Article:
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J Pathol. 1999 Apr;187(5):523-9.

An immunohistochemical examination of the expression of E-cadherin, alpha- and beta/gamma-catenins, and alpha2- and beta1-integrins in invasive breast cancer.

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Department of Histopathology, The City Hospital, Nottingham, U.K.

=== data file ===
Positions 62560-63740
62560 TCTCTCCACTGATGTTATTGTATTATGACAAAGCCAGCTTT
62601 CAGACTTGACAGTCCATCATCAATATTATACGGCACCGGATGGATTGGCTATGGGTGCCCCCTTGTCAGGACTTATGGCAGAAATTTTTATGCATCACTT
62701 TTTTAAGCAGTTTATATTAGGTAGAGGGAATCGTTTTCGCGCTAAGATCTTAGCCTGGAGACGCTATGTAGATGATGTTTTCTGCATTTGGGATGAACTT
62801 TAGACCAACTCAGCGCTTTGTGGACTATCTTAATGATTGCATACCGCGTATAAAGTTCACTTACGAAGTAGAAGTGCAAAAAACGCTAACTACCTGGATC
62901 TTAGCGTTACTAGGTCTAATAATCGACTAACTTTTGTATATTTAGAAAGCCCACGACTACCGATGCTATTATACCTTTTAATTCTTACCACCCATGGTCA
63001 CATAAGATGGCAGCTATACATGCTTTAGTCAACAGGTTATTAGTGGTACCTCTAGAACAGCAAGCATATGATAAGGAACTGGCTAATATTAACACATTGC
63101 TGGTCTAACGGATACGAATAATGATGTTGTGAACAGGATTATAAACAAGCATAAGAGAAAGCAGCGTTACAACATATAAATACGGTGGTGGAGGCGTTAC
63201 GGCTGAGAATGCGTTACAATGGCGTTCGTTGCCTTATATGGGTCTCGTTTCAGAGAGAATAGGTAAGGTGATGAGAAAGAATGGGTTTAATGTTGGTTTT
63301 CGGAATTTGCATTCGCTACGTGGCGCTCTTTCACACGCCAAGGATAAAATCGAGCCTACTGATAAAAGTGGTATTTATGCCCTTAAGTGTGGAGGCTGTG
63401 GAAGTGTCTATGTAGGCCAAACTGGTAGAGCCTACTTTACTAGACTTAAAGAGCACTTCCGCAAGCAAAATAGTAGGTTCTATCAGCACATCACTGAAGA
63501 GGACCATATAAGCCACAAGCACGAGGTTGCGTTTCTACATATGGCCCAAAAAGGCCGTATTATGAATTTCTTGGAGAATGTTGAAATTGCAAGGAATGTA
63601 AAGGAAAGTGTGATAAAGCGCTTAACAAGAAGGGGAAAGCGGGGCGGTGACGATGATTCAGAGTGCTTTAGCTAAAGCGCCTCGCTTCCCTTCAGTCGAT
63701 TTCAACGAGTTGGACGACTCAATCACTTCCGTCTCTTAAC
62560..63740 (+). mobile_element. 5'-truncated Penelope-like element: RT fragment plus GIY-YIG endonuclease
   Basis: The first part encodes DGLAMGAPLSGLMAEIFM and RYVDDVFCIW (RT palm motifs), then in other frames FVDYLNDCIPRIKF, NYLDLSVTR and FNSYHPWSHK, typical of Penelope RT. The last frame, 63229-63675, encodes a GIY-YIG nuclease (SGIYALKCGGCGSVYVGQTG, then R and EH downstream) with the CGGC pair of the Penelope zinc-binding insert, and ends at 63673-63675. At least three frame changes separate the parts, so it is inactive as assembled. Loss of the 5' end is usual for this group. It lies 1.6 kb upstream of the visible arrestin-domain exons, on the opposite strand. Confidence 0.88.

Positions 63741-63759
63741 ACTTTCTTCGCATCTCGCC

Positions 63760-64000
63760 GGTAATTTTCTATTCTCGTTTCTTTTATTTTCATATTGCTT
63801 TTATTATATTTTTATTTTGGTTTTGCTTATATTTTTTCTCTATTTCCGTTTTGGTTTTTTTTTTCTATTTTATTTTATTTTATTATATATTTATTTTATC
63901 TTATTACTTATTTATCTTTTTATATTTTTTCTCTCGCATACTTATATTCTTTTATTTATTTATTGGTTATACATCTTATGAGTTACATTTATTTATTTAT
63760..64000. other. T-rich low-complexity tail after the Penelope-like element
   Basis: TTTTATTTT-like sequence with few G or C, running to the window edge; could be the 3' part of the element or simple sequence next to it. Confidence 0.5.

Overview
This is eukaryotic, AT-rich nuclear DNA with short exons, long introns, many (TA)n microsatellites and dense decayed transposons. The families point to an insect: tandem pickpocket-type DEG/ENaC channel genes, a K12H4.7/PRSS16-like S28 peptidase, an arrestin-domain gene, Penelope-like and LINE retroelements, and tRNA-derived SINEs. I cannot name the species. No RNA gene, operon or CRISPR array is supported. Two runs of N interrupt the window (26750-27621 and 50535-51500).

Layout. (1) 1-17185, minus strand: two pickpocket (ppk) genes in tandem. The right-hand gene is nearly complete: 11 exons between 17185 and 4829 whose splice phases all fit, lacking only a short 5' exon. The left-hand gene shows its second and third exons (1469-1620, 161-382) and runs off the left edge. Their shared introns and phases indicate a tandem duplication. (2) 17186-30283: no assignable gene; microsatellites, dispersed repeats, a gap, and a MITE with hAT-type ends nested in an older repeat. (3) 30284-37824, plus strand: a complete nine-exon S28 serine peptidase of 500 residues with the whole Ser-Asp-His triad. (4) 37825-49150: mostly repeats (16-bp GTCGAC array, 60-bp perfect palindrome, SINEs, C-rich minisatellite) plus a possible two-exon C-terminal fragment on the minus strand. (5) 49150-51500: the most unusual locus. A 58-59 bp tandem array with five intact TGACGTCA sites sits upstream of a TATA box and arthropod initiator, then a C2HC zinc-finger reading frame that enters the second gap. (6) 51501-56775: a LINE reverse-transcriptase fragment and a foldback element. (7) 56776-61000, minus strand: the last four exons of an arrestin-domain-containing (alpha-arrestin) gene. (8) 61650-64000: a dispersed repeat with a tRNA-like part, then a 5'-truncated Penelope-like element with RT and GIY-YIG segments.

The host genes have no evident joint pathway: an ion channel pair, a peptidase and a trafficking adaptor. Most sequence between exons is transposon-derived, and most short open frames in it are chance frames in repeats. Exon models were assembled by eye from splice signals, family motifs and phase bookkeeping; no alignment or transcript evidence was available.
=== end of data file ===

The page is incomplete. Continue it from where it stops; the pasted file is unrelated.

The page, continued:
This study examines the expression of the cell-cell adhesion molecules E-cadherin and its associated proteins, the catenins and the matrix-cell adhesion molecules beta1- and alpha2-integrins, in primary invasive breast carcinoma. Expression was assessed immunohistochemically on frozen sections by semi-quantitative scoring of the intensity and proportion of immunoreactivity in 55 cases. Associations with each other and with other histological and prognostic features and survival were sought. There was a significant association between loss of E-cadherin expression and loss of alpha- and beta/gamma-catenin immunostaining. In 20 per cent of cases, membranous immunoreactivity with E-cadherin antibody was absent. Absent cytoplasmic expression of alpha- and beta/gamma-catenins was seen in 24 and 22 per cent of breast cancers, respectively. The intensity of reactivity with E-cadherin showed a significant association with histological grade (p=0.002) and tumour type (p<0.001). Lobular carcinomas frequently showed loss of expression of E-cadherin, as reported elsewhere; loss of catenin expression was also found in these tumours. alpha-catenin intensity also showed a relationship with grade (p=0.008) and with oestrogen receptor (ER) status (p=0.006). beta/gamma-catenin expression was not associated with other known prognostic factors. Forty-nine per cent and 42 per cent of cases showed no membrane immunostaining with beta1- and alpha2-integrin, respectively, and co-ordinated loss of beta1- and alpha2-integrin expression was found. Both beta1- and alpha2-integrin expression were associated with histological grade (p=0.003 and p=0.031, respectively) and beta1 immunoreactivity with tumour type (p=0.010). None of the variables examined showed a statistically significant association with tumour size or lymph node stage, or with overall survival, although a trend was seen (p=0.087) towards poorer survival of patients with tumours with absent or weak expression of beta1-integrin. The expression of these markers is of biological interest, but appears to be of little additional use in predicting clinical behaviour.

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